But a prenuptial agreement is a dry, signed, and preferably notarized sheaf of papers prepared by attorneys for a few thousand dollars, a document whose popularity, some lawyers say, has doubled in the last five years. A stack of what-ifs whose creation and discussion, as certified family-law specialist Bob Nachshin will tell you, has made grown men cry as they sit in their attorneys' offices.
And, instead of being a threat to anyone's dream of true love and happily-ever-after, it's really more of a blueprint for the business end of your life together. For an increasing number of women, particularly women with homes, businesses, stock, careers, and kids from previous marriages, the prenup is becoming one of those things you just have to hold your nose and get through.
Done right, and according to the laws of your state, it can actually help you sleep better. And the process may even yield some very revealing—and critical—insights about the person you're planning to marry. 10 Questions To Ask Before Saying I Do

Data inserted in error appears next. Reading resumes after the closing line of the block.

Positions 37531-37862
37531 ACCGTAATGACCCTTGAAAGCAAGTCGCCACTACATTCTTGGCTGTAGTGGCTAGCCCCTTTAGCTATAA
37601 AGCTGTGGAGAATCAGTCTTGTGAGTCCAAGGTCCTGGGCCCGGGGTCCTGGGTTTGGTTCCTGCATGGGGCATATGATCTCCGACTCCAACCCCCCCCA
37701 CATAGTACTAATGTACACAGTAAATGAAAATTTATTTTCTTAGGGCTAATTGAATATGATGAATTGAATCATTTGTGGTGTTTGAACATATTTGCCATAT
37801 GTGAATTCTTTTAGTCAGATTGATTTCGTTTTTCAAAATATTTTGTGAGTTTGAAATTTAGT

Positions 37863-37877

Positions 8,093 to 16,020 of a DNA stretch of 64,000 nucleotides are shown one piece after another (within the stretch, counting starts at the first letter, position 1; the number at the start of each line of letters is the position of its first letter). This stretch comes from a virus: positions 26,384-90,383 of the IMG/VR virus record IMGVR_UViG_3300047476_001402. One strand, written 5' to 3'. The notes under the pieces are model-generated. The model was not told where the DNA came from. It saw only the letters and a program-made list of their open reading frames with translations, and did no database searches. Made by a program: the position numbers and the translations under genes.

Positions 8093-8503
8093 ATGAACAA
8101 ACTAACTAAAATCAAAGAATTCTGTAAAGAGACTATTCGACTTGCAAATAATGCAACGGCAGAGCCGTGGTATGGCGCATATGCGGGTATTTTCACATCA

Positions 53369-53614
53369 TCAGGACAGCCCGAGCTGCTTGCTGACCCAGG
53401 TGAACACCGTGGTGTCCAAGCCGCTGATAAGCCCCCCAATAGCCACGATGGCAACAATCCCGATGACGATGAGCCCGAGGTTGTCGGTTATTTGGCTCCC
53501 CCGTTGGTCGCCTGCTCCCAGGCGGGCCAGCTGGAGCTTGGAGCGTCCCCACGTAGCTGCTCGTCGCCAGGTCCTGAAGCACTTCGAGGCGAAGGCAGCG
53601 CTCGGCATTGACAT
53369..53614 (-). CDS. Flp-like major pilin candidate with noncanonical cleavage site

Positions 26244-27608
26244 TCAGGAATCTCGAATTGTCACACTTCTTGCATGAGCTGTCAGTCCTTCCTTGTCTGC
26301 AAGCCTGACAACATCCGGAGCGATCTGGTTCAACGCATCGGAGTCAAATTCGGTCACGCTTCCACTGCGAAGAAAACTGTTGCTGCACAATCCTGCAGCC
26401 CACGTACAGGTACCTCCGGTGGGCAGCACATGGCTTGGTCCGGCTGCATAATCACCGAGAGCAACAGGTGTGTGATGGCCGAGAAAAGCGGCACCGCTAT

"I see a lot more women," says Nachshin, who cowrote, with Scott Weston, I Do, You Do … But Just Sign Here, and who successfully represented Barry Bonds in the athlete's landmark California Supreme Court battle with his first wife. "It used to be that only men wanted agreements, and women were being forced into them, but with the advent of women in the workforce—and many of them doctors, lawyers, business owners, execs, and so on—a lot of women want to protect themselves." He pauses. "I think you're crazy if you don't have one."
No one will deny that prenup-land can be a weird space, pioneered by weird people—namely, the rich, famous, and eccentric. Take the case of Giants slugger Bonds, who had his first wife, Sun, sign herself out of his future earnings on the way to board a plane for their wedding (a practice that the state of California now rejects, requiring instead seven days between the signing and the nuptials). When they signed the agreement in 1987, Bonds was earning $106,000 a year with the Pittsburgh Pirates. By the time of their messy split in 1994, he was making $8 million.
Then there's Catherine Zeta-Jones and Michael Douglas, who are rumored to have a bad-boy clause, wherein Douglas will pay his wife a specified sum if he's unfaithful. (I hope it's millions.) J. Lo reportedly had the same idea, before her engagement to Ben Affleck imploded, writing in a bad-Ben clause if he stepped out of Bennifer bounds.